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China Beats India On Black Money And Yet..

An economist from Washington-based think tank Global Financial Integrity (GFI) quoted in the Business Standard today says India lost $213 billion in illegal flow of money out of the country between 1948 and 2008. That would presently be worth $462 billion, assuming standard rates of return - all money should earn returns, shouldn't it  ? The other oft-quoted figure for black money stashed overseas  is $1.4 trillion.

The economist, Dev Kar, has an interesting point. He says that faster rates of growth in the post reform period have not been inclusive in that the income distribution is more skewed today, which in turn has driven illicit flows from the country. Thus, the result does not hold in the pre-reform period when growth rates were low and income distribution was more equitable.

This is an interesting point. And not surprising in some ways. All you have to look at China which has grown at 10% or thereabouts for some 30 years ! And leads the league tables for illicit outflows. The reasons for the outflows are very similar to India and, I reckon, quite boring to get into repeatedly- if you really want to know, its bribery, theft and kickbacks. To get a sense of the magnitude, I reproduce figures from the Ford Foundation funded GFI, which studied illicit flows from 2000-2008.






































CountryUSD $ BillionRank in Asia 
China22001 
Malaysia2912 
Philippines1093 
Indonesia1044 
India1044

Incidentally, Russia ($427 bn), Mexico ($416 bn), Saudi Arabia ($302 bn) are also ahead of India which is now ranked 15th among developing countries - if its any  comfort to you, the reader of this blog. Also, India slipped in the ranks because, according to the GFI, the oil exporting countries, shot ahead. I  hope we don't make up with as a `mineral resource' exporting country.

To me the big challenge today is equitable distribution. Fact is we would all care less about black money (and dismiss it as a tax problem)  if there was a greater sense of equitable distribution. Here, China is better off than India -  it has greater equitable distribution despite higher illicit outflows. How do you measure the first part  ? Well, you could use standard metrics, like absolute poverty, access to education, healthcare, child mortality and so on.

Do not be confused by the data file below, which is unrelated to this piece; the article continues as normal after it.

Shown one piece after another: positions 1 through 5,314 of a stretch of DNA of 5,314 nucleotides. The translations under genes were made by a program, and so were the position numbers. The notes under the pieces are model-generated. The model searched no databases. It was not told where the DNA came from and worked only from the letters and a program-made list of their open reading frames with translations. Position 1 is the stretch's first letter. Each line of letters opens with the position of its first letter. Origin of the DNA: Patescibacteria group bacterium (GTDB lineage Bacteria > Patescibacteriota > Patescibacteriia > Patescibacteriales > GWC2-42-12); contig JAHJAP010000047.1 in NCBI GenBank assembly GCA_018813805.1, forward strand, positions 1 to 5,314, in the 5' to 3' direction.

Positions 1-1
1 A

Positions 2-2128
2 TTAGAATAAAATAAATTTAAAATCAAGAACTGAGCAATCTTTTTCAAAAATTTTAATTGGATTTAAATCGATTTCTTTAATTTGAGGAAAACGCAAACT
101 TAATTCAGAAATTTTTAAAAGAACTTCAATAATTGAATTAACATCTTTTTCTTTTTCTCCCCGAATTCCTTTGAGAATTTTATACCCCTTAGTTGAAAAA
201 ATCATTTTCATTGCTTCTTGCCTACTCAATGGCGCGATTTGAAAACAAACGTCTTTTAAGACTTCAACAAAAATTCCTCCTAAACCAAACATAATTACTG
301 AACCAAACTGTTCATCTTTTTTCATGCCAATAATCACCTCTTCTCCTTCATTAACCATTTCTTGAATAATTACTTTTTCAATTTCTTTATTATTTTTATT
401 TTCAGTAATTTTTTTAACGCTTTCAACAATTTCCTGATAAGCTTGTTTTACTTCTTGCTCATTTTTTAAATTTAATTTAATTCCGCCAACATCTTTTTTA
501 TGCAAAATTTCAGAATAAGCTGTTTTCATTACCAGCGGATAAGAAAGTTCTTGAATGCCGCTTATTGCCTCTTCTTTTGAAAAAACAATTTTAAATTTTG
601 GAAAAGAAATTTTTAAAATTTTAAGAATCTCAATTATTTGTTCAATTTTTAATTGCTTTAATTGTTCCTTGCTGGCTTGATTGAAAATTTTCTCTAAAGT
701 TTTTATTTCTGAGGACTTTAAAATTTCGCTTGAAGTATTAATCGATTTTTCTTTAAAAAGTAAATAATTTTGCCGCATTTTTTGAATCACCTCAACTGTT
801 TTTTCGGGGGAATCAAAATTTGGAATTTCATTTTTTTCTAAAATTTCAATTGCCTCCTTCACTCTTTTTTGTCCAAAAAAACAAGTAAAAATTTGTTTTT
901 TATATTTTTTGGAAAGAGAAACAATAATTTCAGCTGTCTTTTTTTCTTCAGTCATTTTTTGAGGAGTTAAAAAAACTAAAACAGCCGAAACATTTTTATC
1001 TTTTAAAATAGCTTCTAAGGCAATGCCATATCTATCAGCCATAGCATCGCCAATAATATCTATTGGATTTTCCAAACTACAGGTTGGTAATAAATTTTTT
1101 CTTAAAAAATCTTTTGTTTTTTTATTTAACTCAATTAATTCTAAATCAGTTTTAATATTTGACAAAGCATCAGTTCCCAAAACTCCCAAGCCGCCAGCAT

Which brings us to a fundamental point on quality of governance. Countries like China, or for that matter, Malaysia and Indonesia evidently deliver better governance to their citizens than India does. In India, we are grappling with intensifying corruption coupled with weak governance. No prizes for guessing. Its the same few people who we depend on and let us down both ways.

Good Governance, Bad Folks

In China, my sense is that these two sets do not necessarily or always overlap. The proportion of honest people delivering good governance seems higher than those who are not. And its possible even dishonest people are delivering good governance. This is often quoted by developmental institutions as being the classic South East Asia paradigm - not including Singapore.

The curse of rapid and unbridled growth is precisely the skew that causes, among other things, illicit outflows. Of course illicit outflows is only one manifestation of inequitable economic growth. Outflows or not, the damage to the internal economy and society can be high, as organisations like GFI also argue.  The only solution is to get a hang of things and clean up the system as far as possible.

In some ways, this is tantamount to  accepting that 20 years have gone by without our wrapping our arms around the problems thrown up by sudden growth. Its true. On the other hand, its  never too late. One way to view the noise presently being generated through the multiple corruption scandals coming to light is precisely that...a giant mop trying hard to clean up a dirty floor that has  been untouched for decades.

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